Plumbing Company Adds Services to Keep Relevant

Idaho plumbing business makes changes to best serve its customers and employees

Plumbing Company Adds Services to Keep Relevant

Jerimiah Brown, Treasure Valley Plumbing and Drain Service technician, installs a Rheem water heater at a customer’s home near Fruitland, Idaho.

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Not many companies could get away with calling themselves “a humble bunch of plumbers wanting to take care of your plumbing and drain service needs” without sounding inauthentic. Treasure Valley Plumbing and Drain Service is an exception.

The company is located in Fruitland, a bucolic southwestern Idaho community of about 5,000 people, sitting on the eastern bank of the Snake River that separates Idaho from Oregon. Part of the Ontario, Oregon, micropolitan area, Fruitland is also home to apple orchards and a family-oriented, small-town America environment that persuaded Dave and Maurine Burt to settle there and raise their children. The couple opened a drain cleaning business in 1985 that 34 years later is serving customers across Treasure Valley.

Today, the company is well into a transition to second-generation ownership. It began when Gerard “Jerry” Robinson married his childhood sweetheart, who happened to be a Burt daughter. “Her dad had a local drain cleaning business when I came into the picture. He had a dream to expand his company and asked me to be a part of it,” says Robinson, now a co-owner and positioned to take Treasure Valley Plumbing and Drain Service into the future.

It wasn’t a huge career leap for Robinson. His father was a licensed electrician, and he had spent post-high school years working construction. “I learned to build new homes and understood the plumbing in them. I worked at it for four or five years.”

He is still heavily involved in homebuilding: About half of the company’s business is installing plumbing and drain systems in new construction, nearly all of it residential with some light commercial properties sprinkled in. Two company crews are dedicated to running lines in those new houses. Four other crews perform service work. “In some ways, we are very diversified,” Robinson says. “I can borrow one of the service crew members, if I need him, and switch him over to finishing a house. I like our guys to be diversified. They can do construction work on Friday and be hydrojetting on Saturday.”

The construction side of the business is robust. It was even stronger in 2005 after Robinson joined and the drain cleaning company began to develop the plumbing side of its business. “It was a pretty good boom for a couple of years,” he says, looking back on the run-up to the recession that slammed the construction industry nationwide. Fortunately, the company owners had the foresight to anticipate the slowdown before it struck them. “We began to focus on services instead of construction. We knew it could keep us alive.”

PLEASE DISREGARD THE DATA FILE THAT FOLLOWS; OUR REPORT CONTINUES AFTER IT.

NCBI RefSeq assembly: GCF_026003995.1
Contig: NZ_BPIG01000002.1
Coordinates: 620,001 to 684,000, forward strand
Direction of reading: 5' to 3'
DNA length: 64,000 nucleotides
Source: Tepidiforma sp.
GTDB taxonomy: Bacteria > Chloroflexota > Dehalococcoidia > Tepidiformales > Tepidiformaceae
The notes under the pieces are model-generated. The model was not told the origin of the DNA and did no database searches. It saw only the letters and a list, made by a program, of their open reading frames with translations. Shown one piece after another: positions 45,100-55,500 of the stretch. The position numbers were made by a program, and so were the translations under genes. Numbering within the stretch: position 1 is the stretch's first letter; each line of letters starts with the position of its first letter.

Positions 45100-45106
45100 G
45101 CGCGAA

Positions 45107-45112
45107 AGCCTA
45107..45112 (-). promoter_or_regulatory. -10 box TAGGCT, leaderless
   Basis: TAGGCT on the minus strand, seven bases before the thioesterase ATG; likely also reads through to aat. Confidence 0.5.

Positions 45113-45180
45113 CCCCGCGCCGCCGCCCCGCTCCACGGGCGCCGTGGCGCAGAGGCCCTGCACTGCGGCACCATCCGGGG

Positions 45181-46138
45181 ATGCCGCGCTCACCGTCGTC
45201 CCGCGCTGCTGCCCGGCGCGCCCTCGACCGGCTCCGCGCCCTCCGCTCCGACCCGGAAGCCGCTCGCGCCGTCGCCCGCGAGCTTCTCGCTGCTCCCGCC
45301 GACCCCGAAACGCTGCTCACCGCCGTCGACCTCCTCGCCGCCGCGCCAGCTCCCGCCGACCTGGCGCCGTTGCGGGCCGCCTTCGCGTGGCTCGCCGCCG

It did. The company has expanded to include installing radiant floor heat systems and backflow prevention devices. The radiant floor work is not a big part of the company’s business yet, but Robinson anticipates growth. As for backflow, he and one other employee are licensed to install and annually inspect the devices, which adds to their workload in summer months.

PAIRING UP

Robinson can perform any of the company’s service or new construction tasks and is cross-training all of his employees to do the same. To reinforce this principle, he nearly always dispatches two technicians to every service call, regardless of the nature of the service, from a plugged drain or water heater problem to a leaking pipe or clogged sewer lines in need of inspection.

“We have done that for years,” he says. “I think that came from when I started here. We had only one truck, and another guy and I worked service calls together. We decided to keep doing it that way because it seemed to serve our customers the best. It doesn’t seem to be an industry standard.”

Besides having an extra brain and pair of hands at a site to diagnose and resolve a service issue, two-man crews address two company needs: the systematic training of apprentice plumbers and multiplying the number of service calls each day. Among the company’s current employees are six journeyman plumbers (including Robinson), each of whom earned certification after four years of apprenticeship. They work closely with a third-year apprentice, two apprentices in their second year of training and a first-year apprentice. Working and learning go hand in hand at the company.